Another aspect discussed was the role of citizens in defining the ethical foundations of the evolution of AI, both in its application to the health system and in general. In this sense, March considers essential “the validation and participation of citizens.” And it proposes to train patients on the basic elements of bioethics, so that they can intervene in conversations with professionals and contribute more nuances to the design and development of this technology.

The session concluded with reflections and questions around concepts such as transparency, integrity and justice.

(See the full 1st session at this link)

What happens when ethics comes into consideration?

The session on October 21 was dedicated to the binomial AI + ethics. And the complexity increased because it was no longer a matter of presenting only projects but of talking about concepts that must serve to respect acquired human rights combined with technological innovation. The guest speakers on this occasion were Eduard Fosch, assistant professor at Leiden University; Albert Sabater, director of the Ethics Observatory of the Catalan Government; and Karina Gibert, Intelligent Data Science and Artificial Intelligence researcher.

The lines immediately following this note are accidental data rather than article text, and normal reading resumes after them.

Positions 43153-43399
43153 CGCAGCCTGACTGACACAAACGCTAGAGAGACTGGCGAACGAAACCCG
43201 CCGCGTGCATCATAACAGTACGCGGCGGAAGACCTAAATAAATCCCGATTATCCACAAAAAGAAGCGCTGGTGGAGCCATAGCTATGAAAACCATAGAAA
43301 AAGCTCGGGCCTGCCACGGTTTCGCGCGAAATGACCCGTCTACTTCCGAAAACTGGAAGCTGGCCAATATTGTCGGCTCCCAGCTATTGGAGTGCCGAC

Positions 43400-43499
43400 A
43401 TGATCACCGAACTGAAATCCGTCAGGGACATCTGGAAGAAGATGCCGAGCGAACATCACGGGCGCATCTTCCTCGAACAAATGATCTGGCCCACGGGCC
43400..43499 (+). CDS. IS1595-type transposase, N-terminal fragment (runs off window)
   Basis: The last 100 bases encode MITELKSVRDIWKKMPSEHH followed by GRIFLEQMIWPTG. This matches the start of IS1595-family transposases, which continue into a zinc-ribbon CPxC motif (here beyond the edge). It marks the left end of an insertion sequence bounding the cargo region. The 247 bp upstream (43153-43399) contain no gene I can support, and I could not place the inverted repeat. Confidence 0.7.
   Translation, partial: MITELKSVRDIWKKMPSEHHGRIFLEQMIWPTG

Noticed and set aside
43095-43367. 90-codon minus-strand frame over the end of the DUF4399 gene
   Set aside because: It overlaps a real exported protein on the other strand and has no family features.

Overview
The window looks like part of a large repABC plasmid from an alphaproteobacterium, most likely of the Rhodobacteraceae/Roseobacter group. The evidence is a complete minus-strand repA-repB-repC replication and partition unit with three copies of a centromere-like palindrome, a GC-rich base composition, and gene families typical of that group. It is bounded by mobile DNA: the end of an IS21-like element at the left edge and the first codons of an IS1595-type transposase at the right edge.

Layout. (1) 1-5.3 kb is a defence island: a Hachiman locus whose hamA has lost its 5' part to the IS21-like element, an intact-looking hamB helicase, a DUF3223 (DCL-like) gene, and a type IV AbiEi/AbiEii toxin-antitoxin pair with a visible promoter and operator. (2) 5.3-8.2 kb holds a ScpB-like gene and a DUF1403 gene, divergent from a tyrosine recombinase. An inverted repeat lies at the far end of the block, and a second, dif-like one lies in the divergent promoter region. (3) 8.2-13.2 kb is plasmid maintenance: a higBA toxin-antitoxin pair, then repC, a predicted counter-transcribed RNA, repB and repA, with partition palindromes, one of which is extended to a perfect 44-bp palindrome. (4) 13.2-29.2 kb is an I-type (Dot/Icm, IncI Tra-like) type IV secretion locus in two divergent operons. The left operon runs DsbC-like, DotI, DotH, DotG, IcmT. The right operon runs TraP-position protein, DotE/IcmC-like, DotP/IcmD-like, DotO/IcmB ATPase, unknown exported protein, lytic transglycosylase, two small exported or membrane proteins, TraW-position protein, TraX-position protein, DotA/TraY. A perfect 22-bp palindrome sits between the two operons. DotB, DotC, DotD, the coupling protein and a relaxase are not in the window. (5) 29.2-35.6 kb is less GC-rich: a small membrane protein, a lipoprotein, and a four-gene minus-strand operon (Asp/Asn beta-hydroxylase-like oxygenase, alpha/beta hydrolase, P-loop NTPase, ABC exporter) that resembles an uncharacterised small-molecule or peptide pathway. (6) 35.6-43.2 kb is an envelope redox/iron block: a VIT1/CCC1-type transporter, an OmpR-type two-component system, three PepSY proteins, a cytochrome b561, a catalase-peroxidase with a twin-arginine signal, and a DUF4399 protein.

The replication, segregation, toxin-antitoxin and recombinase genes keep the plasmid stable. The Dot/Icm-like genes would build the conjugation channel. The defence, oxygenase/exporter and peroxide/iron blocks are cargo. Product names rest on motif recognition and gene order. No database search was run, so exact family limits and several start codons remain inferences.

(Photo: from left to right, Karma Peiró, Karina Gibert, Eduard Fosch, Albert Sabater)

Fosch focused on the importance of integrating gender and sexuality into the development of AI tools applied to health. The researcher explained the implications that can be had if the detection of biases is not taken into account and diversity considerations are ignored “while building what is called the normality of the population”. How AI-based systems can reinforce biases in healthcare, with legal consequences if not addressed properly. Fosch’s research seeks to understand the risks and opportunities that robots and AI pose in the legal field.